BEIRUT (AP) — Syrian warplanes bombed several rebel-held areas Tuesday and opposition fighters fired mortar rounds and homemade rockets at Damascus at the start of a major Muslim holiday, activists said.
The fighting during Eid al-Adha, or the Feast of Sacrifice, showed how entrenched both sides have become in Syria's civil war, now in its third year. Previously, combatants occasionally attempted to observe holiday cease-fires.
The Syrian conflict, which began as a largely peaceful uprising against President Bashar Assad in March 2011, has claimed more than 100,000 lives and displaced millions of Syrians. The land is now a patchwork of rebel- and regime-controlled areas, with front-lines crisscrossing the country.
On Monday, U.S. Secretary of State John Kerry said the Syrian regime and the exile-based political opposition must try to meet a mid-November target date for launching talks on a political transition.
However, there is no clear path toward such negotiations, and the main Western-backed opposition group hasn't decided whether to attend.
In Tuesday's fighting, rebels fired mortar rounds and homemade rockets at three Damascus neighborhoods, said the Britain-based Syrian Observatory for Human Rights, which gathers information from activists on the ground.
An amateur video distributed by the group shows three rockets being fired, trailed by smoke, and the narrator saying the target is Damascus.
Rebels routinely fire mortar shells at government-held areas of the Syrian capital.
On Monday evening, a motorcycle packed with explosives blew up in the government-controlled Damascus area of al-Mazzeh, wounding 10 people, Syria's state news agency SANA reported. It said the blast damaged several cars.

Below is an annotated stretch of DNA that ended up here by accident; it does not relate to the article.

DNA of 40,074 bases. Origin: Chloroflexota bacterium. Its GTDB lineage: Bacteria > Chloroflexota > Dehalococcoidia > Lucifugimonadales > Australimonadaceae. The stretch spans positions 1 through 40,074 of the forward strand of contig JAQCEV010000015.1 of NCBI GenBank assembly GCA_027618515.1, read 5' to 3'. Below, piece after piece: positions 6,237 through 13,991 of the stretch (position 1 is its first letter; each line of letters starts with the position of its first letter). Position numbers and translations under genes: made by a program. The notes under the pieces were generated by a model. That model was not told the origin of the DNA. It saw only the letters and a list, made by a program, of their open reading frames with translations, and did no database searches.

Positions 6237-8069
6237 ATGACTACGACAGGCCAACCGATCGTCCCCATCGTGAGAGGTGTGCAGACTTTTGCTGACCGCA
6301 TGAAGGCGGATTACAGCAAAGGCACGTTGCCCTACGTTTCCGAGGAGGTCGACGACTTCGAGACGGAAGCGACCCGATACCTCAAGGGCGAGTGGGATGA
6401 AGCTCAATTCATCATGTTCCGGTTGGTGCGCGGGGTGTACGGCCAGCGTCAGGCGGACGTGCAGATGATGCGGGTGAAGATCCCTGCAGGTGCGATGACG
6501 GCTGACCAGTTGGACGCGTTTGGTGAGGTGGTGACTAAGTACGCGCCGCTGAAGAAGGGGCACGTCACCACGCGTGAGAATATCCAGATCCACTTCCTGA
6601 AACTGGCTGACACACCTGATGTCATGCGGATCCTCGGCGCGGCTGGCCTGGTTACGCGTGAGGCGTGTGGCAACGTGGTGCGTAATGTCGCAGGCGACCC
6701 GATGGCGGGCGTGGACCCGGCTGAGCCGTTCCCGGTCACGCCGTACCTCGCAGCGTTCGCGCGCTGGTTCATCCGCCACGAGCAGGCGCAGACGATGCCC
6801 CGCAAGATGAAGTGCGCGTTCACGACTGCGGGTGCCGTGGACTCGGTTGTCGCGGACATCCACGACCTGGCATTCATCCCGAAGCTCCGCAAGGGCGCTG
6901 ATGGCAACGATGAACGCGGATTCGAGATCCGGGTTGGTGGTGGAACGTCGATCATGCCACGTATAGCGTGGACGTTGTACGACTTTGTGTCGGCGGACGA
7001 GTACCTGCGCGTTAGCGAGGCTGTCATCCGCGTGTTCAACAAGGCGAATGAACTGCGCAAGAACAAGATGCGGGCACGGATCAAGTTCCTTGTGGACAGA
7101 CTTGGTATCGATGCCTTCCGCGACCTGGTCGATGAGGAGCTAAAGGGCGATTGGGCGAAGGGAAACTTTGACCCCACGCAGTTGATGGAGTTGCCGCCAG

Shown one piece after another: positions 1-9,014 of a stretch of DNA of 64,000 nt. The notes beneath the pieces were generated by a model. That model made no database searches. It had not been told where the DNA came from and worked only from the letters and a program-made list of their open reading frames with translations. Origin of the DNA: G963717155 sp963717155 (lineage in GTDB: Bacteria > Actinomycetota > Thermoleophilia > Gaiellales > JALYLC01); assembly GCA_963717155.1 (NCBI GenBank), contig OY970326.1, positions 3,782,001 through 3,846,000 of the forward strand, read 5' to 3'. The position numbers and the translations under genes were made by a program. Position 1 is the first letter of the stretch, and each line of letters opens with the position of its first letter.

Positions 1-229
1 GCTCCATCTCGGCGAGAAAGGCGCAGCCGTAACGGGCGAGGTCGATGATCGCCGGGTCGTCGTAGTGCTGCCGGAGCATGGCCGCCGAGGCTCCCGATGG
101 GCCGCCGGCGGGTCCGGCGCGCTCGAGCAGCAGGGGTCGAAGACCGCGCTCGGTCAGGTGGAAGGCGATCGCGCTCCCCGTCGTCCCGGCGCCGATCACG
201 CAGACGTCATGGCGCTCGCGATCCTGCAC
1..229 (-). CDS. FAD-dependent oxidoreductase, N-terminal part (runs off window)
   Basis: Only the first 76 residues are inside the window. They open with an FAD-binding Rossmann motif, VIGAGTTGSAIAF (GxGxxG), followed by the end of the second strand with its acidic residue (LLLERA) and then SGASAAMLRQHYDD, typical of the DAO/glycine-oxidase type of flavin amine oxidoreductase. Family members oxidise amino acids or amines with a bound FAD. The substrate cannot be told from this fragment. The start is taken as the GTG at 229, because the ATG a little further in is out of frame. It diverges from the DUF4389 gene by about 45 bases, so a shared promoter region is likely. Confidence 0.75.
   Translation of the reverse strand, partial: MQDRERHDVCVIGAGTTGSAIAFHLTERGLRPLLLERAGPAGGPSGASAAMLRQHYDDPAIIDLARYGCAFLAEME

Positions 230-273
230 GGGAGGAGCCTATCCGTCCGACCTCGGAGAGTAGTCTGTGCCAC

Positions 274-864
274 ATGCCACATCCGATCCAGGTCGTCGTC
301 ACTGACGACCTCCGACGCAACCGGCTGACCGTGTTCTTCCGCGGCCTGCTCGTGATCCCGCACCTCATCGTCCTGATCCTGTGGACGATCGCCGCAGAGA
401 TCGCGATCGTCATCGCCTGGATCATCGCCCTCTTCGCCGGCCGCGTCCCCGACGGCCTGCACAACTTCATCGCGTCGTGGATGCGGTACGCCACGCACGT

Also Tuesday, regime warplanes bombed targets in the village of Latamneh in the northern Hama province, the Observatory said. Three children were killed and several people were wounded, the group said.
The regime also bombed areas of the Eastern Ghouta district, near Damascus, but there were no immediate reports of casualties there.
As the fighting continued, Assad attended holiday prayers in a Damascus mosque. Syrian state TV showed him sitting cross-legged on the floor, in the front row of worshippers.
Assad continues to appear in public, apparently to send a message of "business as usual" even as large parts of Syria lie in ruins.
Kerry reiterated Monday that Assad "has lost the legitimacy to be able to be a cohesive force that could bring people together." However, the Syrian leader, with strong backing from Russia, has rejected repeated calls to step aside.
Meanwhile, Syrian refugees marked a subdued holiday in the Zaatari tent camp in Jordan. The camp is home to more than 120,000 refugees and has turned into Jordan's fourth-largest city.
A few children bought toys from shops in the camp, as is customary during the holiday, and men attended special Eid prayers, though the refugees said there's no joy in the holiday.
"We feel bad, we feel bad because everyone here has lost his home and family members and his money," said Ibrahim Oweis, a refugee from Damascus.
Osama al-Madi, a refugee from the southern city of Daraa, said he opposes transition talks with the regime, as proposed by the U.S.
"In each tent here, you will find people who have lost a martyr or have people in prisons, we have missing people in Assad's prisons," he said. "How can we negotiate with a killer regime?"
Associated Press writer Jamal Halaby in Amman, Jordan, contributed to this report.